Thursday, 21 July 2011

Murdoch's Watergate? Cameron's Watergate? A Historian's Perspective

Having been away in London, I've not had time to comment on the incredible #hackgate developments.

It has been an astonishing pace of events that has shook the British media, its police and its politicians to their foundations. Much has been said and is being said about what has happened and the situation is so fluid that we can not tell where this is going to end. So the best that I can do at this juncture is to take a step back and to make some observations on what has already happened from my perspective as a historian.

Modern society overuses the 'gate' suffix at an alarmingly regular rate nowadays and in all reality, none of the modern uses can really match the severity of the original Watgergate moment in history. A pretty comprehensive list can be found here and forasmuch as 'Sharongate' in Eastenders may have had the nation transfixed back in the early 1990s or Nipplegate in which Justin Timberlake revealed Janet Jackson's nipple during the halftime show of Super Bowl XXXVIII may have caught the world in awe, do they really deserve comparison with a scandal that ousted an American President? Of course not. But over recent days and weeks, as more information has been released and more people have been implicated in this mire, I get a sense in my historic bones, that something really ia afoot here and what we are watching are the ingrediants for what will be a seismic shift in our cultural politic from what has been over the past four or so decades.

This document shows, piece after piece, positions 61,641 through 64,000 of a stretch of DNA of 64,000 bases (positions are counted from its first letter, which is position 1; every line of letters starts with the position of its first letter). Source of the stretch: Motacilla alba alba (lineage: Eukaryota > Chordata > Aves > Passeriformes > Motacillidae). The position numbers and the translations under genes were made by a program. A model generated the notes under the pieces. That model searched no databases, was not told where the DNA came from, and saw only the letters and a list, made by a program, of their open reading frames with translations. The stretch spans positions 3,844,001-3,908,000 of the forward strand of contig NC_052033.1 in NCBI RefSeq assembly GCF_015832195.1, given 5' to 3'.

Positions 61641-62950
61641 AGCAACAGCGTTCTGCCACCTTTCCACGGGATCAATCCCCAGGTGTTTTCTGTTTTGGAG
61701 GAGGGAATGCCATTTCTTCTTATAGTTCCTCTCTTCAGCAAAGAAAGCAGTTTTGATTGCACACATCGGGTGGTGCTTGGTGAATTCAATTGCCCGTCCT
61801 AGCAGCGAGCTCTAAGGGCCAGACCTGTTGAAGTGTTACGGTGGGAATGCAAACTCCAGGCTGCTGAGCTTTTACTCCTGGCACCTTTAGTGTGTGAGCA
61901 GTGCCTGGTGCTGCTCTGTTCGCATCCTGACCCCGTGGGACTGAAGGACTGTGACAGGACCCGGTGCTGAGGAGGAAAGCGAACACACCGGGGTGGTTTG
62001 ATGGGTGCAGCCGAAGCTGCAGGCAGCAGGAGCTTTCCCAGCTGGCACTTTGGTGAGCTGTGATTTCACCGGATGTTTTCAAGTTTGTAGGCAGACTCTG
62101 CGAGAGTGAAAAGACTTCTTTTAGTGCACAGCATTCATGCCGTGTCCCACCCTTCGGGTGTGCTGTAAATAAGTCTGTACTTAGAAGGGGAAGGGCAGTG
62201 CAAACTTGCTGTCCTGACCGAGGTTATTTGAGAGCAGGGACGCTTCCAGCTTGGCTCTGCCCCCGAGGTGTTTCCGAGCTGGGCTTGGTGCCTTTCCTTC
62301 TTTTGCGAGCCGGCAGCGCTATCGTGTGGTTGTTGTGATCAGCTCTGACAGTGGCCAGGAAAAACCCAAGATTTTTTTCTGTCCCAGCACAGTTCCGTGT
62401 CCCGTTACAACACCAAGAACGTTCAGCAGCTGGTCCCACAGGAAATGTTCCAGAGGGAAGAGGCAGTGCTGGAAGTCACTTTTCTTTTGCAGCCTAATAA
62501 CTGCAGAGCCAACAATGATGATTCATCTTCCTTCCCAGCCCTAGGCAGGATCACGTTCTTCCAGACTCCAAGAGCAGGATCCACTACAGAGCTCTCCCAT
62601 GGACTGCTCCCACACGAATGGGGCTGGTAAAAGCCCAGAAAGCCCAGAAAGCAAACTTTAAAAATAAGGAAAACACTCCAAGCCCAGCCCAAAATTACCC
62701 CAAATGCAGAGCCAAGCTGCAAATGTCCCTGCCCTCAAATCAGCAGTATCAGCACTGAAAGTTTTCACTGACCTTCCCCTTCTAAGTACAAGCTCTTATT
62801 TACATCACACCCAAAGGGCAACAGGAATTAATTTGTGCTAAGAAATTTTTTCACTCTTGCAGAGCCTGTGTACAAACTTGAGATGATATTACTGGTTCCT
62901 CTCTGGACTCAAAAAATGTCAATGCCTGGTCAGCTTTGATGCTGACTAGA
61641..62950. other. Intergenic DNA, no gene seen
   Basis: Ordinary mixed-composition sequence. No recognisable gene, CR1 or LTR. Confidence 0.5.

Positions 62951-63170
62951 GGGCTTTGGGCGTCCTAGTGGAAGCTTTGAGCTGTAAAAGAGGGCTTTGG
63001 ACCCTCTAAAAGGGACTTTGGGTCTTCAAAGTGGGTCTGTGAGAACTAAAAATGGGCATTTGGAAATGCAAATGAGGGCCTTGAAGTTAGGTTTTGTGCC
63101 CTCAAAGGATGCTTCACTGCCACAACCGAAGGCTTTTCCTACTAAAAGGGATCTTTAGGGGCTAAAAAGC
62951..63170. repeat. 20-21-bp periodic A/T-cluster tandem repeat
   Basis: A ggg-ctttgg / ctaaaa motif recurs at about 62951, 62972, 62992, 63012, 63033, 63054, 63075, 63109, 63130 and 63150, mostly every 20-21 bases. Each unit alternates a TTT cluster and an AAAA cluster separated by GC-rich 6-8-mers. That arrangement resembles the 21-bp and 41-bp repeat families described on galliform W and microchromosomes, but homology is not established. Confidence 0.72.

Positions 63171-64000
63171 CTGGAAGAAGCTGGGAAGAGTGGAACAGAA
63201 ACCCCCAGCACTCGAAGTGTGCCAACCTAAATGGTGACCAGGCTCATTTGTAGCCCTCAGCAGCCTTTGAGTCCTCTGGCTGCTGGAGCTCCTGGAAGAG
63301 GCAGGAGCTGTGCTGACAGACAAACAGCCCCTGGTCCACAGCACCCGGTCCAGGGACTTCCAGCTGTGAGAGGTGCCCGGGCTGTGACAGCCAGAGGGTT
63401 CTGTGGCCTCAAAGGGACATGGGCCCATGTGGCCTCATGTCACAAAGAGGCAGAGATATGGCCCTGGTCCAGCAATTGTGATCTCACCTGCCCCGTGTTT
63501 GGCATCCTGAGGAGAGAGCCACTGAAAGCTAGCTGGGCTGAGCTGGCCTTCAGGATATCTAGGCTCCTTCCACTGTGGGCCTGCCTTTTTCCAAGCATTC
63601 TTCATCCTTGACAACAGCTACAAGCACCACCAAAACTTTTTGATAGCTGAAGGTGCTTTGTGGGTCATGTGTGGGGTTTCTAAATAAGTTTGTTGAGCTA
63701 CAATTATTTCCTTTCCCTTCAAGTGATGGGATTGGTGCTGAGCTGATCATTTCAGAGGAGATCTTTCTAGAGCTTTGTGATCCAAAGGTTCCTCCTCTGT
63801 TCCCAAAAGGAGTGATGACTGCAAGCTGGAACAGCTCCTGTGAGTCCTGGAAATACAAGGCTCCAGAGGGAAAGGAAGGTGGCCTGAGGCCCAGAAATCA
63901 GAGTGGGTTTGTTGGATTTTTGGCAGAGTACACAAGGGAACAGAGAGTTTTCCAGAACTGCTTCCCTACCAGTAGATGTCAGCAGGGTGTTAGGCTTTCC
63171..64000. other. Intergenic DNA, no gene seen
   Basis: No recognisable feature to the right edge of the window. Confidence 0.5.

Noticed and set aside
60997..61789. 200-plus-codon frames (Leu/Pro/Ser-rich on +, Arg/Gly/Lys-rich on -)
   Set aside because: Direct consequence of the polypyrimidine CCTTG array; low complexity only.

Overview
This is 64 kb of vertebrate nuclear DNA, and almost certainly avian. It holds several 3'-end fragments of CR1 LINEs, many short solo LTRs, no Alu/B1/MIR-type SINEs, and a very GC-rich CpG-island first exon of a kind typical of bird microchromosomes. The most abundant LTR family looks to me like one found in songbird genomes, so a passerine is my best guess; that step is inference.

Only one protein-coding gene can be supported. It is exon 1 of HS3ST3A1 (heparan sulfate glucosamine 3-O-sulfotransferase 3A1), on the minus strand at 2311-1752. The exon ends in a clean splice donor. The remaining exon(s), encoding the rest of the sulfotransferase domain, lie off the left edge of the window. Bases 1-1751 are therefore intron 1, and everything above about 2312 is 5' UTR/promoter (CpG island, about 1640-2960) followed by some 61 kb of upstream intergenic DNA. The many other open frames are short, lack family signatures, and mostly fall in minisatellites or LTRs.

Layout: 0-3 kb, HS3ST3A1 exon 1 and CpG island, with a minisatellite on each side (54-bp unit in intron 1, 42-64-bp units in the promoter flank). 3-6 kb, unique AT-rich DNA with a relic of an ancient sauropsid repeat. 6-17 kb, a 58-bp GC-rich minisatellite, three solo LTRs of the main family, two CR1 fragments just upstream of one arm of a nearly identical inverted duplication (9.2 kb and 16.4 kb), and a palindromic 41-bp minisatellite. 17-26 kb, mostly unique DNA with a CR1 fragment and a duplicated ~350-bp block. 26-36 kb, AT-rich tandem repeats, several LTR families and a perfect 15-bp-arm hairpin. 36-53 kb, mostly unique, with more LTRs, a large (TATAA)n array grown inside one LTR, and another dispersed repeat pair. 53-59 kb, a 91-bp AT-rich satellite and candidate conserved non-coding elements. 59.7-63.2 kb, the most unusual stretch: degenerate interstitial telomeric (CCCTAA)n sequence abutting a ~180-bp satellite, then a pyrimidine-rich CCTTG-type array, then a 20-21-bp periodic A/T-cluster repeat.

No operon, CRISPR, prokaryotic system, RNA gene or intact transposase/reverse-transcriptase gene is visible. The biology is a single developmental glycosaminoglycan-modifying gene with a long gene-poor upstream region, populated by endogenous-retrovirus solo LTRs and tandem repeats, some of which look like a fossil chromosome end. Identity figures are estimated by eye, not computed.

(a) Murdoch's Demise?
The whole point of Watergate was that at its core, there was a rotten political centre which as it transpired, went right up to the very top of America's political chain of command to the Commander-in-Chief in the White House.

James and Rupert Murdoch facing a House of Commons
Select Committee Grilling
Here, the rotten core has been in the ethics and standards of the tabloid journalists primarily in the News of the World but wider than that, throughout the News International empire and indeed, further afield across the spectrum.

It so happens however, that the hideous and disbelieving antics of a number of reporters during the past decade at the very least, were found at News International on the Murdoch's watch. What has transpired since has been a momentus and seemingly never-ending barrage of developments that have further showed this part of the Murdoch Empire to be wrapped up in dirty and dodgy dealings. As a result, the famous and historic News of the World name was allowed to be killed off in an attempt to placate the rising tide of anger and revulsion at what was being disclosed.

But of course, one of the hallmarks of this crisis has been the way in which Rupert and son James Murdoch have been unable to keep up with events and are playing a constant scrambling game of catch-up. For a family that has for so long lived in the public eye and has made its millions by being at the forefront of media campaigns, it is an incredible volte-face that see's them now struggling to deal with the searing light of the world's media attention. They have so badly misunderstood the public mood, their reaction to events has far from calmed the growing current that has turned against them but has in fact exacerbated and made worse that tide.